Message Bundles

Description

Standard Java ResourceBundles have quite inefficient space characteristics. Since a running Eclipse tends to have many externalized messages, we have implemented a new message bundle system to be used in Eclipse. The mechanism is quite simple and completely generic - it can be used anywhere.

Summary of the new approach:

When creating a new message:

Example Files:

Client Code

Old Code:

public class MyClass {
  public void myMethod() {
    String message;
    ...
    // no args
    message = Messages.getString("key.one"); //$NON-NLS-1$
    ...
    // bind one arg
    message = MessageFormat.format(Messages.getString("key.two"), new Object[] {"example usage"}); //$NON-NLS-1$ //$NON-NLS-2$
    ...
  }
}

New Code:

public class MyClass {
  public void myMethod() {
    String message;
    ...
    // no args
    message = Messages.key_one;
    ...
    // bind one arg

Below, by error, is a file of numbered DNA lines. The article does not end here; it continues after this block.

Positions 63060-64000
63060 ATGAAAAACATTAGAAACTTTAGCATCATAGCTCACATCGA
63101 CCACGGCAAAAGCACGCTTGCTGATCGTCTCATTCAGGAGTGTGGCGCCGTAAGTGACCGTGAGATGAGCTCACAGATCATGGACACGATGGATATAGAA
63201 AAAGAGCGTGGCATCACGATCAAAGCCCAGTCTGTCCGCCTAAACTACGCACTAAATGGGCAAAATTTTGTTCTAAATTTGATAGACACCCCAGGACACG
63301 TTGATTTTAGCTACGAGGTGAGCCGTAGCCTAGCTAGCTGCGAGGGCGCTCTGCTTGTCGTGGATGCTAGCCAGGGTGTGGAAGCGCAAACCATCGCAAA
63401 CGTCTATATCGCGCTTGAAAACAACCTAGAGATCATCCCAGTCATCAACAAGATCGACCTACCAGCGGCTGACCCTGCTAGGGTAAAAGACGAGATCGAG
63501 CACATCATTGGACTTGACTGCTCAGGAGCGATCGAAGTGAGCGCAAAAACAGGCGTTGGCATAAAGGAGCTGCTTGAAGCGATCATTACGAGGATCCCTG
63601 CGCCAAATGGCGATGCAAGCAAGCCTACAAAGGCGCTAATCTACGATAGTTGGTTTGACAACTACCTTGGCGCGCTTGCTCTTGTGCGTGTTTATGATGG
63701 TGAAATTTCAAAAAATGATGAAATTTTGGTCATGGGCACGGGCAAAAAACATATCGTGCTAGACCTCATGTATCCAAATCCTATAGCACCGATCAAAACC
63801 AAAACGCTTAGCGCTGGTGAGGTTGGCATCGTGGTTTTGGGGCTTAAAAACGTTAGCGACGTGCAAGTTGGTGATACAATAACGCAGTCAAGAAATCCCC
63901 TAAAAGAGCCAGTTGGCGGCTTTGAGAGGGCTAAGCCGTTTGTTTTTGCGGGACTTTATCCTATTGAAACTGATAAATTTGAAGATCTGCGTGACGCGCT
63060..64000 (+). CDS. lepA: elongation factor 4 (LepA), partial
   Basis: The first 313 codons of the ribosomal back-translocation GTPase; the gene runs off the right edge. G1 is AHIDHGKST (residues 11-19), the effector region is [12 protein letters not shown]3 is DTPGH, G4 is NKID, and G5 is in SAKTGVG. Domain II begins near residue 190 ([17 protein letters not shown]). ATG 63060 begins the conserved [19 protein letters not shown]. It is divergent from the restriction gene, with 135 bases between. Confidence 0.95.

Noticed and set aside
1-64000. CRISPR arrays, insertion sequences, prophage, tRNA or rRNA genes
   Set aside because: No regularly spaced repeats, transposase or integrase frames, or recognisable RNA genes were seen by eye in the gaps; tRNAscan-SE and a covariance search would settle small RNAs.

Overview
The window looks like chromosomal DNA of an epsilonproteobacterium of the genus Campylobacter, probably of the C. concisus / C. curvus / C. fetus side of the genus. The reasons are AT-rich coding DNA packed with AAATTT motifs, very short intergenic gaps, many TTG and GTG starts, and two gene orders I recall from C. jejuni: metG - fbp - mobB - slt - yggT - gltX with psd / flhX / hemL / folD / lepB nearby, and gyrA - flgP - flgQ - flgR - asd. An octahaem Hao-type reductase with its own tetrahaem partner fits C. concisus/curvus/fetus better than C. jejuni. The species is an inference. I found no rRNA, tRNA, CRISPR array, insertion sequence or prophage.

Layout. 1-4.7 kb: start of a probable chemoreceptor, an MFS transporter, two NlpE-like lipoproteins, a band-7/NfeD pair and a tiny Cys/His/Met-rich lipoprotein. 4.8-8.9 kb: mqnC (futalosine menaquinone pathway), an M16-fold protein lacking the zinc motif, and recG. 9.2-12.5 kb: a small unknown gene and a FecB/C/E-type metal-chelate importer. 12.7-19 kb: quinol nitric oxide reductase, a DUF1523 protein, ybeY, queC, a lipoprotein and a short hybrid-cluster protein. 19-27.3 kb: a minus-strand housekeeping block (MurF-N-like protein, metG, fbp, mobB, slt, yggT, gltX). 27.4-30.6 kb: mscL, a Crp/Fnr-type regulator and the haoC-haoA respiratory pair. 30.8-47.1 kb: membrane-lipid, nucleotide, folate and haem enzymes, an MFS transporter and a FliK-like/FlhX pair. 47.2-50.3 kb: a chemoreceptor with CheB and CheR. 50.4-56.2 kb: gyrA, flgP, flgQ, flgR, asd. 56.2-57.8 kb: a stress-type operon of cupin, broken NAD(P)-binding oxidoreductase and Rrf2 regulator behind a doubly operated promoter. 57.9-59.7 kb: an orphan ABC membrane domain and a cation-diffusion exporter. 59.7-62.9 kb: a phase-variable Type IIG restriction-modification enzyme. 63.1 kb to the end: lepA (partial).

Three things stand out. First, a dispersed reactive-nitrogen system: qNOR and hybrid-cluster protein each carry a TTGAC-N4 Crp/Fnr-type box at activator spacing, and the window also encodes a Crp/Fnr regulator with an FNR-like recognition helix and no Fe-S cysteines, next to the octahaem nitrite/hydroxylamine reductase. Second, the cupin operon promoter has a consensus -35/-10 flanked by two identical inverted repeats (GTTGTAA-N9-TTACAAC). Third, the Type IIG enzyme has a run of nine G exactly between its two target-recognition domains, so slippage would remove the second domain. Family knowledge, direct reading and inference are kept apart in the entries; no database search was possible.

message = NLS.bind(Messages.key_two, "example usage"); //$NON-NLS-1$
    ...
  }
}

Messages.java

Old Code:

public class Messages {
  private static final String BUNDLE_NAME = "org.eclipse.core.utils.messages"; //$NON-NLS-1$
  private static final ResourceBundle bundle = ResourceBundle.getBundle(BUNDLE_NAME);
   
  public static String getString(String key) {
    try {
      return bundle.getString(key);
    } catch (MissingResourceException e) {
      return key;
    }
  }
}

New Code:

import org.eclipse.osgi.util.NLS;
public class Messages extends NLS {
  private static final String BUNDLE_NAME = "org.eclipse.core.utils.messages"; //$NON-NLS-1$
   
  public static String key_one;
  public static String key_two;
  ...
  static {
    NLS.initializeMessages(BUNDLE_NAME, Messages.class);
  }
}

messages.properties

Old Code:

key.one = Hello world.
key.two = This is an {0} of binding with one argument.

New Code:

key_one = Hello world.
key_two = This is an {0} of binding with one argument.